Segregation during bulk transport and handling: free white paper and video
Fines will always be present in pelleted feed, but their degree of acceptance varies by market — e.g., dairy pellets intended for use in robotic feeders should be virtually free of fines, while the integrated poultry industry is more tolerant.
Still, almost everyone would be upset to find that their feed sample contained more than 50% fines. This not only creates physical problems, but there is potential for nutrient segregation and a loss of animal performance.
FREE WHITE PAPER: Segregation during bulk handling
Kansas State University researchers conducted an extensive study to understand where fines are generated in the feed mill. They found that fines increased from 9% off the pellet mill to 14% after the fat coater and then to 20% going into the bulk truck (De Jong, et. al., 2015)
Twenty percent fines is maybe not so bad, but if this is true, why do unhappy sales people keep showing up at the mill office with plastic bags full of feed that is mostly fines?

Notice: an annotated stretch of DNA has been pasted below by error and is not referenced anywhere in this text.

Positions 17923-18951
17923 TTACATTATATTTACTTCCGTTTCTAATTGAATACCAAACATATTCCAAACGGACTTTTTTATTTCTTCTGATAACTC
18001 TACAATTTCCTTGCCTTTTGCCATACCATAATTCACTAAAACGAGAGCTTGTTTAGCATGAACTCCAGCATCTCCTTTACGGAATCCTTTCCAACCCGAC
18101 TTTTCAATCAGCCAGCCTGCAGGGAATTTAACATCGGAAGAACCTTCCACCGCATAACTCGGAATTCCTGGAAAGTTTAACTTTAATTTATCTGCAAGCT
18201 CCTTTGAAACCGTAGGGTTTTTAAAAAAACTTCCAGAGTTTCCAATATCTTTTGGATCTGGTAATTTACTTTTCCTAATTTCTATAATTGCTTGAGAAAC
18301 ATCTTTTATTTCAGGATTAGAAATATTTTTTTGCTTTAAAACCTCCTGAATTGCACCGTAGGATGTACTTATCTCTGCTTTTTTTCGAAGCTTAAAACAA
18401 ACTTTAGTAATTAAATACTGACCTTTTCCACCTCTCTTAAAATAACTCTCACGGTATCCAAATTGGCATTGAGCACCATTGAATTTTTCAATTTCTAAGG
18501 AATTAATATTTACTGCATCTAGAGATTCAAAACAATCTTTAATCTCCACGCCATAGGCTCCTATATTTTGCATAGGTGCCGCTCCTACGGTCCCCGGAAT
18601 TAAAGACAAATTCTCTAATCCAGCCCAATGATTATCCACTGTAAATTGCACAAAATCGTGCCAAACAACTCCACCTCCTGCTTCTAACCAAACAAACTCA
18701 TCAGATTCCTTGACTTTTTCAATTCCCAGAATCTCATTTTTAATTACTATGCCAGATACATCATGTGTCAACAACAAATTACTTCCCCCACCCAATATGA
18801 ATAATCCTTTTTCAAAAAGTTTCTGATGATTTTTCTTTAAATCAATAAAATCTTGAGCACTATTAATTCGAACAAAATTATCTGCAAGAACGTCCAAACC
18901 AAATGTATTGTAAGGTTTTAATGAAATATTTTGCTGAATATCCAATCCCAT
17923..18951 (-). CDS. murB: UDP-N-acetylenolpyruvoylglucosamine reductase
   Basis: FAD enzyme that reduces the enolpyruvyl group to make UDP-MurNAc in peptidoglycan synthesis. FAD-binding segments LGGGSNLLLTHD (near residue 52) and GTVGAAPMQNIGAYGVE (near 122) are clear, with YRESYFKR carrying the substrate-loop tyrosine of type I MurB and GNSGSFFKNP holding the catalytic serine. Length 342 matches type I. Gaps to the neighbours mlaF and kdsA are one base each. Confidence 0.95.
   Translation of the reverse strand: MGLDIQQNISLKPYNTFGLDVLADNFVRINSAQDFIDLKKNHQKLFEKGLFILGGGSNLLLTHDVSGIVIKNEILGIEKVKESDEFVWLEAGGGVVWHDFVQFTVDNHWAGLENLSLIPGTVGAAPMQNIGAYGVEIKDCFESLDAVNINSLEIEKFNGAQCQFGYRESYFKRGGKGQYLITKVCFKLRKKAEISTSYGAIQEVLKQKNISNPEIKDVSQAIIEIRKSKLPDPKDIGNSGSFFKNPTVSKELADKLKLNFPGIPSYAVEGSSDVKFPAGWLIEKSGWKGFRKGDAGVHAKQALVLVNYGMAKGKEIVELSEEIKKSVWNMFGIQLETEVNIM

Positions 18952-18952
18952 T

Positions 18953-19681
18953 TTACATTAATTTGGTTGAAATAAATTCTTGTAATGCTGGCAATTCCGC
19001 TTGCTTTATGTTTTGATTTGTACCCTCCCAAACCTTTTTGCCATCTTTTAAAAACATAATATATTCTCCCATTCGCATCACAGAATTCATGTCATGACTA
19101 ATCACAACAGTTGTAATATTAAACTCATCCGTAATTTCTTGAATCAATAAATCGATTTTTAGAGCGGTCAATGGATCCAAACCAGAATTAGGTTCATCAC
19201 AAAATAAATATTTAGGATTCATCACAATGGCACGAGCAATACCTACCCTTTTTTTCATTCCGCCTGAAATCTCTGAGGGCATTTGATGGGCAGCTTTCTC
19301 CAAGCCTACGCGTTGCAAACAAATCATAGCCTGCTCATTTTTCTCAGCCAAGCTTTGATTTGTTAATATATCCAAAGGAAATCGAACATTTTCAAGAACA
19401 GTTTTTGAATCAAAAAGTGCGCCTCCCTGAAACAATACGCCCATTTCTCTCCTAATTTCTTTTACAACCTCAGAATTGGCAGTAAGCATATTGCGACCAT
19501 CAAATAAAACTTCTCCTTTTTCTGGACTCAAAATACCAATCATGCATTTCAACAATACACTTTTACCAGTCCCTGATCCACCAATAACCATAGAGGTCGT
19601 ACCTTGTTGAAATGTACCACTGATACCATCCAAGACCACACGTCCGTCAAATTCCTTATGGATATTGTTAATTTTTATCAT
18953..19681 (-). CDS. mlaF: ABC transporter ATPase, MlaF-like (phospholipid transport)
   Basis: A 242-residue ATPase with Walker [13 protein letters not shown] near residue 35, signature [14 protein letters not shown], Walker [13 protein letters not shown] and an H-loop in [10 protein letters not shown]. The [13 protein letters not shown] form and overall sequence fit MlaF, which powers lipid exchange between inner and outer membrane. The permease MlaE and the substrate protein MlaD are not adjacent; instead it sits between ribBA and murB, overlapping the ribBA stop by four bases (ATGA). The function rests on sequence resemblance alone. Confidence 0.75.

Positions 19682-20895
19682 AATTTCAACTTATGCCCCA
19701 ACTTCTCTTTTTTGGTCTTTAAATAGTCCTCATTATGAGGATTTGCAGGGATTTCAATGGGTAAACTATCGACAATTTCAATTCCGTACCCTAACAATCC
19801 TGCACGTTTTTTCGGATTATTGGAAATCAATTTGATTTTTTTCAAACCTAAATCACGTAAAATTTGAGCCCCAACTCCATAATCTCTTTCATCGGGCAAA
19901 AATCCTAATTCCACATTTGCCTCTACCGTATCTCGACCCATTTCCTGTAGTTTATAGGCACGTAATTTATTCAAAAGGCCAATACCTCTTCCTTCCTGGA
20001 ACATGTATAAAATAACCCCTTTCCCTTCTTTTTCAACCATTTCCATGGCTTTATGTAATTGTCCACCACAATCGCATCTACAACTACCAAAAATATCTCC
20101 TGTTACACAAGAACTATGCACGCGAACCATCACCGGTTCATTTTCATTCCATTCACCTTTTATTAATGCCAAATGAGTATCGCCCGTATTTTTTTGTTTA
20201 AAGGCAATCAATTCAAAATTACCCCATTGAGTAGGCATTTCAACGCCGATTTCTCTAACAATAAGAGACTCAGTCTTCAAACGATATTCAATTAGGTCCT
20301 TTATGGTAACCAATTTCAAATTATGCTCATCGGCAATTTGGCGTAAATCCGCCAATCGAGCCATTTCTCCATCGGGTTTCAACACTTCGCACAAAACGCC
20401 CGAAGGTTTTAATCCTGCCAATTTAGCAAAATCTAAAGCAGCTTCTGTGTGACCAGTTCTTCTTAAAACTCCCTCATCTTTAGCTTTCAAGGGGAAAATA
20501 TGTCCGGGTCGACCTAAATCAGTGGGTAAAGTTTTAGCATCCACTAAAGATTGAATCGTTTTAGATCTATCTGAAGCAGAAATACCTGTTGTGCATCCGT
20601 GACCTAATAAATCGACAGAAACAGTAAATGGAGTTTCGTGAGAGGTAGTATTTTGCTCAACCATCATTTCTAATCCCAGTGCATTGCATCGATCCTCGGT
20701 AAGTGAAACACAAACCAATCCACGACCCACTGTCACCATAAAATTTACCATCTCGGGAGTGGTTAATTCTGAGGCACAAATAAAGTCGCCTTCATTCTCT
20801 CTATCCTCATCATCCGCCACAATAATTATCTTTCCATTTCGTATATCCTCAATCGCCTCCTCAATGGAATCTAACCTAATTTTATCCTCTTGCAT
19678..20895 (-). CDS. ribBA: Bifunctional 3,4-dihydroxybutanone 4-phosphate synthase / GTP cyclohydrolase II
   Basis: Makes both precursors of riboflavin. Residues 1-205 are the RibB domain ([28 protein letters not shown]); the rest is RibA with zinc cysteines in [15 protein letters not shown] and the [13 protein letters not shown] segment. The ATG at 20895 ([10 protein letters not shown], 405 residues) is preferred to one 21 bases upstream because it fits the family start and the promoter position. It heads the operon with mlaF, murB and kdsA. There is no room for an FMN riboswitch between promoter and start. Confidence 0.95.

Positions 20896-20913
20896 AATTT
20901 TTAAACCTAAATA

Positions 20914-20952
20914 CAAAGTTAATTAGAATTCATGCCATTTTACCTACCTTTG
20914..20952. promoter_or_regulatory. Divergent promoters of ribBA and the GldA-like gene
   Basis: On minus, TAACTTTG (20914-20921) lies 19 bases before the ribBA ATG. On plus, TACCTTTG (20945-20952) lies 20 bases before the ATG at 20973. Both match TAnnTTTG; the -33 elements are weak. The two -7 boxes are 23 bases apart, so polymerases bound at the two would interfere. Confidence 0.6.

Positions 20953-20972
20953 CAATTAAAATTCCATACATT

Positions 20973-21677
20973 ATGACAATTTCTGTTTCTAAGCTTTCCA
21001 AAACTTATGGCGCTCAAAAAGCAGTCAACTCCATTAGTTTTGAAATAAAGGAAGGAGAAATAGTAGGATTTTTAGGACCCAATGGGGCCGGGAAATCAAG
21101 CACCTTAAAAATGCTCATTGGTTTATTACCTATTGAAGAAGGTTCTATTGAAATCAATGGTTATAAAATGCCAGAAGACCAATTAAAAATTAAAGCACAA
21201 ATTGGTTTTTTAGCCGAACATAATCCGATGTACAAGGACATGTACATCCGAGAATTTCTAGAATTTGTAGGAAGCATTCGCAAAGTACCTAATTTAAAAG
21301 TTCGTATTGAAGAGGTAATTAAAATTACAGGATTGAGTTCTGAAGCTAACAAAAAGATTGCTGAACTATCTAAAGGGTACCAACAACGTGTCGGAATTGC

The white paper ’Segregation during bulk transport’ examines how feed containing 20% fines might look as it moves through the transport system - and shows how fines can quickly increase from 20% to more than 50%!
FREE VIDEO: Segregation in bulk silos
In this video you can see how small particles stay where they land and fill the voids between larger particles while pellets flow easily to the outsides of the silo. When the contents of the bin discharge the column directly above the outlet flows downward and thereafter material from the top of the silo moves downward into this discharging column. These two principals combine to cause segregation of fines during bulk transport creating concentrated pockets that are mostly fines..